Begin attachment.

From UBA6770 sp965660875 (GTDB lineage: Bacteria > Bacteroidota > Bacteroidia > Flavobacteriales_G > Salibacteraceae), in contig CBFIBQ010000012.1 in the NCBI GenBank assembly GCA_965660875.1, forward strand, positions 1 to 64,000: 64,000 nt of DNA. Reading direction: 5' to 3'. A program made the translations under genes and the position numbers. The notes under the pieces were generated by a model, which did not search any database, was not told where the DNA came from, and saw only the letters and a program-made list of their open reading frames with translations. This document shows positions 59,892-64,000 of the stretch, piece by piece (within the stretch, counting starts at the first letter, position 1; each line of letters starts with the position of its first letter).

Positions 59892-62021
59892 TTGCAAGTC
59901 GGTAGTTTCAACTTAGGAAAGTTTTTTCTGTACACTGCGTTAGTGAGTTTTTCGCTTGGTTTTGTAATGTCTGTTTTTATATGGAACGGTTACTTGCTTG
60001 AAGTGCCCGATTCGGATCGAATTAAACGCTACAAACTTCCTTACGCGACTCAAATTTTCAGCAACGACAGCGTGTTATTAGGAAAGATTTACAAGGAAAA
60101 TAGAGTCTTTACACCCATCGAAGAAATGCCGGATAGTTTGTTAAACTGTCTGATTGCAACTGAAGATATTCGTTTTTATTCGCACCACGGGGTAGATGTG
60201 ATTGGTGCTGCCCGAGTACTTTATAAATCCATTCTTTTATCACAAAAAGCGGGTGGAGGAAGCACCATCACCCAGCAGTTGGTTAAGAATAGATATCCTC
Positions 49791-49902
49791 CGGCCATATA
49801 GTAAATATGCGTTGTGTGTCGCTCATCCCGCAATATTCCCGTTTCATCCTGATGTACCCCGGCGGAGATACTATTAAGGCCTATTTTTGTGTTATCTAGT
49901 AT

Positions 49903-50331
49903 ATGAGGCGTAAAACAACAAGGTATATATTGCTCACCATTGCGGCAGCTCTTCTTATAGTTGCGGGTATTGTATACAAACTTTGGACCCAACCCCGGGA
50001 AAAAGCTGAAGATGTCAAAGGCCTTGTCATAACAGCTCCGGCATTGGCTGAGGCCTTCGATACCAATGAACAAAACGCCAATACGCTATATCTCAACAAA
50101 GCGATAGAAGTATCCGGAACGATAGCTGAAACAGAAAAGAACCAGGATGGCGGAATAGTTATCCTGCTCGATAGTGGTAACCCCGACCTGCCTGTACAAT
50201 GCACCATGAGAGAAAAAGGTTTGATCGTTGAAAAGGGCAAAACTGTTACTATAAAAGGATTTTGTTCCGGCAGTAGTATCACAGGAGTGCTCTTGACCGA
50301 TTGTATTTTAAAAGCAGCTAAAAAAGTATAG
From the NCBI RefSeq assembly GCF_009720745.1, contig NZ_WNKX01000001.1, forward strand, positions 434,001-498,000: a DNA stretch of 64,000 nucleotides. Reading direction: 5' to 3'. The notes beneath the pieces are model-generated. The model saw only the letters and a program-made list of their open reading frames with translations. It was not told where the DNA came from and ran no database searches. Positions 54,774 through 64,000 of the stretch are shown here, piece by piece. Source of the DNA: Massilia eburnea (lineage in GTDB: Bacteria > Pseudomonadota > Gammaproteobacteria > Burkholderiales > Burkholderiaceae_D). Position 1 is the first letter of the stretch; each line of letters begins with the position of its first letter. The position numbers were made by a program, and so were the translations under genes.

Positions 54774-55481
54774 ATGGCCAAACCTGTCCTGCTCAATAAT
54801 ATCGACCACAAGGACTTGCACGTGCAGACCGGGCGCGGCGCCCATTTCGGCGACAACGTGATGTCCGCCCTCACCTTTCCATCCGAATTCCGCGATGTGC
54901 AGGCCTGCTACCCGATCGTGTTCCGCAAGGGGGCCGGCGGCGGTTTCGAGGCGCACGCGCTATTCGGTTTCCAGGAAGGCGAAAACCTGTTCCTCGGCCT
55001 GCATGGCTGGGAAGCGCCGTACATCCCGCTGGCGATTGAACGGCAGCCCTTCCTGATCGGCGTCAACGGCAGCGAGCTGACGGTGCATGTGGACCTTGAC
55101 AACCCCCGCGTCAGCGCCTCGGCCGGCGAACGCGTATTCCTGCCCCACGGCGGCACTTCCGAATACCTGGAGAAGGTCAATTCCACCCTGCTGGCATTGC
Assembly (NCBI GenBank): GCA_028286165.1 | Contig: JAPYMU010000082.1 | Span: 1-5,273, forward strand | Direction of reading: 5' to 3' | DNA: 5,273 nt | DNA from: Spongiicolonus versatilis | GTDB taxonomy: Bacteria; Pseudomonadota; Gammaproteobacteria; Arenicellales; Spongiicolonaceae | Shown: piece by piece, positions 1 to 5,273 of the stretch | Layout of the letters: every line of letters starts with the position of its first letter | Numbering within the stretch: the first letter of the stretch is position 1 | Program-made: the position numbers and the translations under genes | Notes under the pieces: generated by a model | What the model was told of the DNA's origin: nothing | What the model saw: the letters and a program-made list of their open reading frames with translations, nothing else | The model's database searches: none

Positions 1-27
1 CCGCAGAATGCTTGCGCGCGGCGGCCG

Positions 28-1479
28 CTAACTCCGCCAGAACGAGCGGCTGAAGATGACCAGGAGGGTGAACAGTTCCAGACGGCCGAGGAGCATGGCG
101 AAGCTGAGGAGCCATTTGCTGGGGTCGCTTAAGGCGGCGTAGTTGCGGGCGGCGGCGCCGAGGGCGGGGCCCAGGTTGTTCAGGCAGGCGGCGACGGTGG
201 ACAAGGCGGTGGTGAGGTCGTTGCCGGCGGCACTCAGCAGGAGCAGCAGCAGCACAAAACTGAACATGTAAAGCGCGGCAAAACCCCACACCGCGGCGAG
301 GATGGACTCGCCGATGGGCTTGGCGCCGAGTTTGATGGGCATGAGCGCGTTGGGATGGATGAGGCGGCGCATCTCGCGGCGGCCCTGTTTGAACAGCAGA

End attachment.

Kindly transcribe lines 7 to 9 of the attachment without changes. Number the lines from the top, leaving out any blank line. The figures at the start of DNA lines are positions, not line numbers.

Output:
60201 ATTGGTGCTGCCCGAGTACTTTATAAATCCATTCTTTTATCACAAAAAGCGGGTGGAGGAAGCACCATCACCCAGCAGTTGGTTAAGAATAGATATCCTC
Positions 49791-49902
49791 CGGCCATATA